“The 3Rs are dead; long live the 3Rs.” So might a herald cry from the battlements of an evidence-based hill. Sharon Straus and Brian Haynes have captured beautifully the need to move beyond just publishing your paper to making evidence available that is ‘reliable, relevant, and readable’.
Why these three Rs? Well, evidence that isn’t valid and important is going to be no use to a practising clinician. Information that doesn’t apply to our population’s irrelevant. And if we can’t understand what’s been done in the study – what the intervention actually consisted of or what the outcomes actually mean – then that’s unhelpful too.
While this might all be incredibly obvious, it’s also concealing some subtle truths… If we switch the order, and instead look for stuff that’s readable, relevant and reliable we may end up with a different cut of studies. If we throw out all the tough to read, I guess we’d loose about a third of the stuff that’s useful! If we looked next at the relevant, and found it was readable and relevant to our patients, we’d be quite sold into that study. It might well be that we may well be a little more lenient on the critical appraisal than we ought to. So the order suggested makes the best use of our time: seek (without ‘buy in’) reliable evidence, see how relevant it is to out practise, and if we can’t work out how everything works in the study we can always contact the authors to clarify details.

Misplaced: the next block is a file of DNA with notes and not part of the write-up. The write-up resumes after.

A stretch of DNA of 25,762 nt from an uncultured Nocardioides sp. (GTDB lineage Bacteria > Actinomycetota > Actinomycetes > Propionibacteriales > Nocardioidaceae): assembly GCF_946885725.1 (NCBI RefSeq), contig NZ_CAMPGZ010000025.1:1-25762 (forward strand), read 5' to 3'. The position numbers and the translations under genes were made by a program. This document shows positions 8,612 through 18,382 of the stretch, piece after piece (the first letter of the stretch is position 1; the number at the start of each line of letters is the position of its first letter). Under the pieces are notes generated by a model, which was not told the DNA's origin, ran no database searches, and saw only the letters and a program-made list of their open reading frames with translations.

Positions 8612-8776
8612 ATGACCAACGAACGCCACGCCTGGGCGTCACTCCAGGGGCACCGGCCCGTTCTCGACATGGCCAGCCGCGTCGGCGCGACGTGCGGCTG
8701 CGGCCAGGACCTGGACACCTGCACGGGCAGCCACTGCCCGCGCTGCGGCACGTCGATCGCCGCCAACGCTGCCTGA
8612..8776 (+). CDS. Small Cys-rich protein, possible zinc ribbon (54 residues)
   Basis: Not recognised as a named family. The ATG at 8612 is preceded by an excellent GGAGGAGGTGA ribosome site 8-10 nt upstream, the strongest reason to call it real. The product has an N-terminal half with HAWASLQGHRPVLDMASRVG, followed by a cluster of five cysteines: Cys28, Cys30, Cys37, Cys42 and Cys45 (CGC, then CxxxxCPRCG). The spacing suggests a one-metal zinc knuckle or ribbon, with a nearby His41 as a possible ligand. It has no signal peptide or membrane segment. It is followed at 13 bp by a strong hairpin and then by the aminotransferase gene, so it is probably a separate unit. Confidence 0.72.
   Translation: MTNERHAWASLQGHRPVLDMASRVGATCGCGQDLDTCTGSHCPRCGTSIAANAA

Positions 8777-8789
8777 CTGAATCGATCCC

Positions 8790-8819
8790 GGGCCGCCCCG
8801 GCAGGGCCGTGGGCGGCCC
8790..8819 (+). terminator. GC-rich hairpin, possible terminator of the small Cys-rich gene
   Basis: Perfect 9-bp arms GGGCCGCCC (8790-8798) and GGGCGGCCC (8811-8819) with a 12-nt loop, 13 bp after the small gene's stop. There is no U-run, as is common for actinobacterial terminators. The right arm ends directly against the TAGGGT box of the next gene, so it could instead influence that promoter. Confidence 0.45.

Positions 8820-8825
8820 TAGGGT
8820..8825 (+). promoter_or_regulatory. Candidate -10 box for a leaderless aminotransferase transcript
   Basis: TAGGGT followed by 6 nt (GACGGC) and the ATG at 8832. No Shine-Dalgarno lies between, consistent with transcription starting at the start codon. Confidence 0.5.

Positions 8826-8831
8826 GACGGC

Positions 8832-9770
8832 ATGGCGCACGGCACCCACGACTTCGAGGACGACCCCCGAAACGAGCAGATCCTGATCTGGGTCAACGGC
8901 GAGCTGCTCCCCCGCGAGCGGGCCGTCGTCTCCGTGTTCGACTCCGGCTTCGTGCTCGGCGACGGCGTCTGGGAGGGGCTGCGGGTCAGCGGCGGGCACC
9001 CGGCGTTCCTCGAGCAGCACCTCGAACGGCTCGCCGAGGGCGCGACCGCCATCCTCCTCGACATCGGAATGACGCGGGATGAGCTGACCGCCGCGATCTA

Sharon Straus & R Brian Haynes. Managing evidence-based knowledge: the need for reliable, relevant and readable resources. CMAJ • April 28, 2009; 180 (9). doi:10.1503/cmaj.081697